Avon Products Inc would pay the U.S. government $135 million to settle a multiyear bribery probe into its overseas business development practices, under a preliminary agreement the beauty products company disclosed.
A settlement would end a costly distraction for Avon when Chief Executive Officer Sheri McCoy, now two years into her term, is still struggling to fix the business.
Avon reported lower-than-expected revenue and earnings for the first quarter, hurt by a drop in sales in key markets such as Russia, the United States and Mexico, as well as the departure of more sales representatives.
Overall sales fell 11.1 percent to $2.18 billion, while analysts were expecting $2.21 billion. Without the effects of currency fluctuations, the decline would have been 3 percent.
“A turnaround looks to be further off than either we or management had expected,” BMO Capital Markets analyst Connie Maneaty said in a research note.
In the United States, it is grappling with a large exodus of its sales representatives. Its products have struggled to compete against inexpensive beauty items at drugstores or from chains like Sephora.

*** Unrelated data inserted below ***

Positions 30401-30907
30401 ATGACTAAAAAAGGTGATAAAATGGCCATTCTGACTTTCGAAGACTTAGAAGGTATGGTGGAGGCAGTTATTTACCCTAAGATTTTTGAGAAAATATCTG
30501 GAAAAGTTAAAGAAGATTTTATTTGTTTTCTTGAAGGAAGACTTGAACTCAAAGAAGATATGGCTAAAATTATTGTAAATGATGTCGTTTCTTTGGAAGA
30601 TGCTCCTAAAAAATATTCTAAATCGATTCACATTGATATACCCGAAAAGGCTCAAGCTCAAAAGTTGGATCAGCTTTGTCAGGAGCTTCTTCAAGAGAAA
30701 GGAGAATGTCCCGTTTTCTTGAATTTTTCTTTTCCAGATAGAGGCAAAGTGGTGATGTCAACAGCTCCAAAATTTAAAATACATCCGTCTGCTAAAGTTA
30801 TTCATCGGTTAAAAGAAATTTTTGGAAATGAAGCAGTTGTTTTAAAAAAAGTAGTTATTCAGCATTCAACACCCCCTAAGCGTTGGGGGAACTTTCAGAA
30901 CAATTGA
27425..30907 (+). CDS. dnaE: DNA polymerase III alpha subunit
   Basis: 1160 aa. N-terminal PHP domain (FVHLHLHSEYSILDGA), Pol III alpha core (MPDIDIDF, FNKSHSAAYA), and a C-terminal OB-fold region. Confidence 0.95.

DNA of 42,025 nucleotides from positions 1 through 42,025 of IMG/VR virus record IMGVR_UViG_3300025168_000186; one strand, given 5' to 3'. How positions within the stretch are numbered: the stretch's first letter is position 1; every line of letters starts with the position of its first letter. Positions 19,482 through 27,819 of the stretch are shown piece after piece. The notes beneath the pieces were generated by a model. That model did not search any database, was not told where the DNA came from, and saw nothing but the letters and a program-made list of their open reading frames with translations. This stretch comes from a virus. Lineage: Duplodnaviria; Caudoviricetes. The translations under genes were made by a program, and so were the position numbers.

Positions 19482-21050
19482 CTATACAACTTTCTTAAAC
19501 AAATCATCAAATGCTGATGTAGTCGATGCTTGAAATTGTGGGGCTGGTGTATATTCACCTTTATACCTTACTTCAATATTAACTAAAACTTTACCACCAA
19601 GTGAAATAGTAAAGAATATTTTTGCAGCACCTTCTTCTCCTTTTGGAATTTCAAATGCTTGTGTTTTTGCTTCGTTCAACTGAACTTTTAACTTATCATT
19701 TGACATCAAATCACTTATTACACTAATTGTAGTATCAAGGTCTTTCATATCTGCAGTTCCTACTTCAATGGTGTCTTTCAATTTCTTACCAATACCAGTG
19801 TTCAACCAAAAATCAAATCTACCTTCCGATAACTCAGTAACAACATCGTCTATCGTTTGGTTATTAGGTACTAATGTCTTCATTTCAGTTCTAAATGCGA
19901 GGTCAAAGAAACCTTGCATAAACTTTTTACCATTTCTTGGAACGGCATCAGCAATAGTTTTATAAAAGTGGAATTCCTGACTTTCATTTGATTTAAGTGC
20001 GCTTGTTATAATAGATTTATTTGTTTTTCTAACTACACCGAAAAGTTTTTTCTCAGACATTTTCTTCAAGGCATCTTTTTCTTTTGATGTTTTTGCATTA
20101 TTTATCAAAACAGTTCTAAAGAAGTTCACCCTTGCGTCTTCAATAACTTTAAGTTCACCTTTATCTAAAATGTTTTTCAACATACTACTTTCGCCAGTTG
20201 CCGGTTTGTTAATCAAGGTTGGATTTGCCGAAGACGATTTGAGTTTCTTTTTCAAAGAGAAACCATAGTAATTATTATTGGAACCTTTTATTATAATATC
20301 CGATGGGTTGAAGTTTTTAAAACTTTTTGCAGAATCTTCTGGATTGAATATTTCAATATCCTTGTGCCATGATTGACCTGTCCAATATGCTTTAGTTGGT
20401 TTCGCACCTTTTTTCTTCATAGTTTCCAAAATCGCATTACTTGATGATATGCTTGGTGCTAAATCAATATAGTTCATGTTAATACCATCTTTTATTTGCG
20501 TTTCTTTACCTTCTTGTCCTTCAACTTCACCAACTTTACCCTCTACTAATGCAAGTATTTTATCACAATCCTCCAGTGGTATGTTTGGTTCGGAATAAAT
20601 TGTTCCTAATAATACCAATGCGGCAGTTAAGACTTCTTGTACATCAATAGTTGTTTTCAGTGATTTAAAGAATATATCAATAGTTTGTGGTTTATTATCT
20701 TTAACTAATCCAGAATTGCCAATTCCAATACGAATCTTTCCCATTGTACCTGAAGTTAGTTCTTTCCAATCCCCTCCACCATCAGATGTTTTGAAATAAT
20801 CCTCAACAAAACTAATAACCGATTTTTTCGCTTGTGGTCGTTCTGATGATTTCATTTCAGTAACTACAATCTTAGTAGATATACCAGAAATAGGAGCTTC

McCoy, who said she was “not satisfied” with the results, in February updated analysts on her plans to revive the 128-year-old company, but those efforts have had little effect so far.
Globally, Avon sold 6 percent fewer items during the quarter, and the size of its sales force of “Avon Ladies” representatives fell 4 percent.
It was the second quarter in a row of poor results after signs of progress in the middle of 2013.
Brazil, Avon’s largest market, was a bright spot, with sales rising 5 percent, excluding the impact of currency.
But in North America, Avon’s business continued to degenerate, with sales down 22 percent and 18 percent fewer representatives. In Mexico, once a promising market, revenue fell 8 percent, while in Russia, it dropped 11 percent, excluding currency.
Avon said its net loss had widened to $168.4 million, or 38 cents per share, from $13.7 million, or 3 cents per share, a year earlier. Last year, Avon exited markets such as South Korea and Vietnam, incurring costs.
Adjusted net income from continuing operations came to 12 cents a share. That was 9 cents below what analysts expected, according to Thomson Reuters I/B/E/S.
The cost of the settlement, subject to a final agreement and approval, would be in fines, disgorgement and prejudgment interest, roughly split evenly between the U.S. Department of Justice and the U.S. Securities and Exchange Commission.
A settlement of $135 million would be one of the largest from an U.S. company, according to a list from a popular blog on the law, FCPA Blog.
The government’s investigation into potential violations by Avon of the Foreign Corrupt Practices Act began in 2011, following the company’s internal probe that started in 2008 into allegations of improper payments in China.
Avon’s own probe has already cost the company about $300 million. (Reuters)